The (Not So Simple) Business of Business Writing

by Preeti Bansal

Years of trying my hand at different forms of writing (yes there are academic, technical, personal, creative, etc., etc., etc.), and failing at some and not doing so well at others, I sort of developed an affinity towards, a knack for, and created a niche in, ‘Business writing’ (I think my 6 years of work experience in Corporate public relations might have something to do with it though).

While the vocabulary used for all these types of writing might be similar (except for industry-specific jargon), they differ greatly in their tone, their format, and most importantly in their purpose. 

As a business writer, my intent is more to express an idea than impress the audience with the imagery I can elicit or to bore them with long cumbersome sentences. The goal is to get the message across clearly and simply. No nonsense, no beating around the bush, get straight (maybe not straight away) to the point.

I am sure people have their own process that they have developed and follow as a business writer, but today I am sharing a few learnings/tips & tricks from my own experience:

  1. Pay attention to not only the needs of your reader but to the person giving you the brief

Of course, any sort of business writing, be it a thought leadership article, blog, or newsletter, is for a target audience. And you must write keeping your audience in mind. But, as a business writer, you also need your writing to be authentic, and to reflect the voice of the business or the business leader you are writing for. CEOs & MDs have a certain style of communicating particular to them. It’s not only about using a ‘formal tone of voice’, for me business writing is about capturing the essence (as closely as possible) of the organization or the person I am writing for.

How do I do that?

I pay very close attention to the words used when a brief is shared. I follow that up by going through any past interviews or videos available to gather a sense of their style. Next, I read up as much as possible to get an understanding of sector-specific phrases, language, tone, and technical terms to emulate the brand or the person in my work.

While writing a thought leadership article for the MD of a leading Indian venture capital firm, I would pay close attention to the phrases she used while giving a brief. Using phrases like “neural network” or peppering the article with the personal incidents shared by her (you need to find a way to weave them in meaningfully and logically), made my writing, and the final output much more genuine and interesting.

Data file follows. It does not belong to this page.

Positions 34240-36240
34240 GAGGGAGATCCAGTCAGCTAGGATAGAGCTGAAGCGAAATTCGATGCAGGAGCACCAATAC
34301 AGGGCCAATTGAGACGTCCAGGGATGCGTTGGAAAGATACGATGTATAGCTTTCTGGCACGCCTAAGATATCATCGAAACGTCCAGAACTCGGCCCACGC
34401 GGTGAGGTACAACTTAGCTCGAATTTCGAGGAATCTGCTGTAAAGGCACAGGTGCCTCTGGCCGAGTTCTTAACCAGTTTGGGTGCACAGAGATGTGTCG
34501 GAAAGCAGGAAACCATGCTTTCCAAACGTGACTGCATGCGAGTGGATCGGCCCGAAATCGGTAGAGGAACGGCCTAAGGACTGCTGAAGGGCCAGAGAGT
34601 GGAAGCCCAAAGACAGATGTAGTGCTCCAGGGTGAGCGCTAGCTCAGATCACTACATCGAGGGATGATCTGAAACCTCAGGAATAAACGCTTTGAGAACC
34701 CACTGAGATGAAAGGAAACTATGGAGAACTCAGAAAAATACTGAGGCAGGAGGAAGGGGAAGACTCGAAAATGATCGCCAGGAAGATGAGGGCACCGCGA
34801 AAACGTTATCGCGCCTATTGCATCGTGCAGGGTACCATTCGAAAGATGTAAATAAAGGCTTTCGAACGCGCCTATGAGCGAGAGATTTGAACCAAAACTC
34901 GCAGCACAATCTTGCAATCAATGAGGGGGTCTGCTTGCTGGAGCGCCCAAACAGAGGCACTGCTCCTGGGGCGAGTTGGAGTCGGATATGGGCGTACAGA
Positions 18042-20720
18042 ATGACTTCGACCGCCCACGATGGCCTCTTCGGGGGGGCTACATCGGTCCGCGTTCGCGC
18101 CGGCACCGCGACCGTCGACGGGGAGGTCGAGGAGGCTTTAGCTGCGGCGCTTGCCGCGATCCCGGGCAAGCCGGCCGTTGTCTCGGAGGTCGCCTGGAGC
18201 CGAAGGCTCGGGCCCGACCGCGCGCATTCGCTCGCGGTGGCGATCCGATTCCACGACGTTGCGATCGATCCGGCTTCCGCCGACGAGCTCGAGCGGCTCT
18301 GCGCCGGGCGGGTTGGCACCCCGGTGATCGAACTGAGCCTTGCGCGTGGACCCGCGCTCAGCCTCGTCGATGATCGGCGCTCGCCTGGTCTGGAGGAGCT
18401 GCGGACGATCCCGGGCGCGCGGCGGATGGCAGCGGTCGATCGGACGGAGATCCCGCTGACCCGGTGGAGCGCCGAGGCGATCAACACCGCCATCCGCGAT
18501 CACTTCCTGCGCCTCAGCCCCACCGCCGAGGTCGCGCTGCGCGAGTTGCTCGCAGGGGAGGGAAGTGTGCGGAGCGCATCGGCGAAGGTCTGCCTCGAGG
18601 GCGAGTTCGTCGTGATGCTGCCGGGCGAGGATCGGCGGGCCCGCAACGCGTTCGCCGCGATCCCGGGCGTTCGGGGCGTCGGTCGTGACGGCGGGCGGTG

2. The importance of research is next to none

Business writing is first and foremost about sharing facts. It is not fiction. And facts not backed by data and hard evidence have no veracity. So do as much research as you can and then do some more (I tend to be carried away while in the research stage and have to put a hard stop at the time I spend on it).

You cannot just state that there is a ‘lack of diversity in venture capital’ without backing it studies that prove this thesis (see how I have hyperlinked the fact to the source).  This helps in:

  1. a)     Avoiding plagiarism
  2. b)    Shows the leader’s/organisations deep understanding of the topic at hand.
  3. c)     Give irrefutable evidence for your ideas, arguments, and opinions.

The internet is a treasure trove of studies, reports, and surveys on unimaginable topics.  Linking your argument on a topic to a completely unrelated study adds an interesting (and fun) twist to the write-up. Plus, it saves you from sounding like you are droning on and on like an insufferable know- it- all. I have used this tactic successfully countless times;  for instance, citing research that compares the impact of cigarettes on health to make a point about the impact of the rising incidence of mental health issues. The article was about the importance of strong mental health in the workplace.

  1. The ‘B’ is for ‘Business’, not ‘Boring’

I know that the business of ‘business’ is serious business, but the business of ‘business writing’ does not have to be. We have an endless source of analogies available to us in our movies, literature, history, music, and current affairs to draw upon. Use it unashamedly and unabashedly. I certainly do. 

Who stops you from talking about the setting of the movie ‘Dangal’ or ‘Sultan’ when writing a piece on the vernacularization of Digital India? Or from comparing the poor representation of women in STEM to the dismal representation of women superhero characters in DC comics. 

Using references from pop culture or movies makes your writing much more relatable and easier to understand. You are still writing for your business and for a business audience, but without being boring.

4. The low hanging and the high-reaching fruits (of labor) 

The expert advice about keeping it simple, getting to the point quickly, using an active voice, and starting with a sizzle, is a given. These are the low-hanging fruits of business writing. These will help you write a good article. But for great business writing, be it a presentation, press release, speech, or concept note, you need to aim for the higher branches, and truly enjoy the fruits of your labor.

(Original content for Unlock Impact; published 28 Sep, 2022)

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